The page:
The schemes are best suited to densely populated urban areas, and the bigger the shared energy system, the more widely fixed costs are shared – cutting the average cost per user. Often systems can be used by more than one building, with non-residential buildings, such as offices or schools, which tend to see demand peak during the day – complementing residential peak demand in the evening, which produces a more efficient system overall, cutting costs further.
Setting up schemes
There are several key issues that need to be addressed and practices that need to be followed when establishing a heat network. For guidance, facilities managers should consult the Heat Trust scheme which was launched in November 2015 primarily to safeguard the needs of heat customers. Although voluntary, the scheme is supported by government and consumer groups as an industry led, self-regulation initiative, designed to establish and encourage best practice.
In addition, FMs need to be aware of the CIBSE/ADE Code of Practice, launched in July 2015, which acts as a comprehensive guide and provides a set of minimum practice and best practice recommendations for installers to inform and influence the way a heating system is planned, implemented and maintained. CIBSE – the Chartered Institution of Building Services Engineers – is a professional association with close links to government.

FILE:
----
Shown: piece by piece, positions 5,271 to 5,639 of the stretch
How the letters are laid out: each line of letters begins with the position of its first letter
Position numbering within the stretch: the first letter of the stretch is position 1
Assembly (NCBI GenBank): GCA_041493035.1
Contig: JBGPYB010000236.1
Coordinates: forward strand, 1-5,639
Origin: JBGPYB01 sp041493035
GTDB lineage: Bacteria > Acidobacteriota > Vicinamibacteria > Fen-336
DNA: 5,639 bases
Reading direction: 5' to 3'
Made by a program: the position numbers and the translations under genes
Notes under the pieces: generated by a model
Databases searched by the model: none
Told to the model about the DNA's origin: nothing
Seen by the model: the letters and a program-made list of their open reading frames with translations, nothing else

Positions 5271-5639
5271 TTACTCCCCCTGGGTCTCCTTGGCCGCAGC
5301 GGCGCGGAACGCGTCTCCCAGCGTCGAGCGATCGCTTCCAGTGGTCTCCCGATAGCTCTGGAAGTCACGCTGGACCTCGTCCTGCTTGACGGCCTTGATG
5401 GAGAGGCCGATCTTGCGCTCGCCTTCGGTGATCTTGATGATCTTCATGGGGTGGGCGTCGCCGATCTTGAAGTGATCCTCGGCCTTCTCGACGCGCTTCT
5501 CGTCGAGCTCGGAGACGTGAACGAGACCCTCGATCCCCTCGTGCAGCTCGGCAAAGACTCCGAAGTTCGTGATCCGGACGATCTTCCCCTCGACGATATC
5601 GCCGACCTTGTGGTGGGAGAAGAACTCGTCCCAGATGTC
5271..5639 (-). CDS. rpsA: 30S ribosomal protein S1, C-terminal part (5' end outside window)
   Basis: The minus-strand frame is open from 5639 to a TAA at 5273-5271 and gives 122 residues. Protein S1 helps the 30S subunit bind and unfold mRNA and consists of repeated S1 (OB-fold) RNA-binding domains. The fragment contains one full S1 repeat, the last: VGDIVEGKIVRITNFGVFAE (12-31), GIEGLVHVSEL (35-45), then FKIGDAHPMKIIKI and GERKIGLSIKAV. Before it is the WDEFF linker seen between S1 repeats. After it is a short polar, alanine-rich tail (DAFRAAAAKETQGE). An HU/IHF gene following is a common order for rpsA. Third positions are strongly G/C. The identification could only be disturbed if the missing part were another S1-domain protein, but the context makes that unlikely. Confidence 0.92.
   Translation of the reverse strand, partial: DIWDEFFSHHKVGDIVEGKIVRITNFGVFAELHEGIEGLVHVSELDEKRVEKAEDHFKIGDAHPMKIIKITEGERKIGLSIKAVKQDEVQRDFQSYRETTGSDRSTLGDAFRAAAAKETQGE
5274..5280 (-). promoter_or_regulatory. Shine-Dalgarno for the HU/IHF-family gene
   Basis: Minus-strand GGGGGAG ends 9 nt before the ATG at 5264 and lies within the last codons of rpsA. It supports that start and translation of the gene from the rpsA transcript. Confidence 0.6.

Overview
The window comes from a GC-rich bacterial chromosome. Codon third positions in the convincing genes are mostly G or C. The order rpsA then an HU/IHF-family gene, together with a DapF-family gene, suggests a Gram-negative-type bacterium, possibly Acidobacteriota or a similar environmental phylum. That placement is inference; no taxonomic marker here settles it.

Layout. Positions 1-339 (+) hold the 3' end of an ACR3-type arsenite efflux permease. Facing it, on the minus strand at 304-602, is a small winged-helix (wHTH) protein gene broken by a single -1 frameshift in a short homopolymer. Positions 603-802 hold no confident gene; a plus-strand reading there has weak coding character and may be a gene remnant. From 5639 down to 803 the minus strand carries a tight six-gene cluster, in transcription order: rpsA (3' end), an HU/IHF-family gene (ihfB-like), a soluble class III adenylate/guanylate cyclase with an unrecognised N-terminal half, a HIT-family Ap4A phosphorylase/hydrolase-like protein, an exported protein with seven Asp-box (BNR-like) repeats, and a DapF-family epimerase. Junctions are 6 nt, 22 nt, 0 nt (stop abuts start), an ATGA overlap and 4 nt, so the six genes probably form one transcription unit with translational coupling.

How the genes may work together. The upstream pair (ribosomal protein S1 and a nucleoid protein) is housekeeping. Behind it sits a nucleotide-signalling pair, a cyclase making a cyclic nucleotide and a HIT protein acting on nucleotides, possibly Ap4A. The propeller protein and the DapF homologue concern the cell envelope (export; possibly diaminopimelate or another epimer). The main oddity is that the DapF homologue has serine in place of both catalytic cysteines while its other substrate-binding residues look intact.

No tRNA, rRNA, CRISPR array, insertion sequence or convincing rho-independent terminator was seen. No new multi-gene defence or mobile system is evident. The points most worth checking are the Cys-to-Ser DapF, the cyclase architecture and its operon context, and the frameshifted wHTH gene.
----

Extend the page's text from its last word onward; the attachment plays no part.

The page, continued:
According to Dr Tim Rotheray, director of the Association of Decentralised Energy (ADE): “The CIBSE/ADE code is a valuable framework for heat providers to use to make the best job of putting together an efficient and effective heat network. Decarbonisation, improved sustainability and enhanced customer service can only be consistently achieved if developers follow the [code]”.
CIBSE’s code applies across the whole life of a project, helping integrate the various parts of the supply chain under a common best practice standard. And, unlike the Heat Trust guidelines, it is not just voluntary guidance, but is compulsory for CIBSE members, representing an important step for an industry that is maturing and improving governance and standards.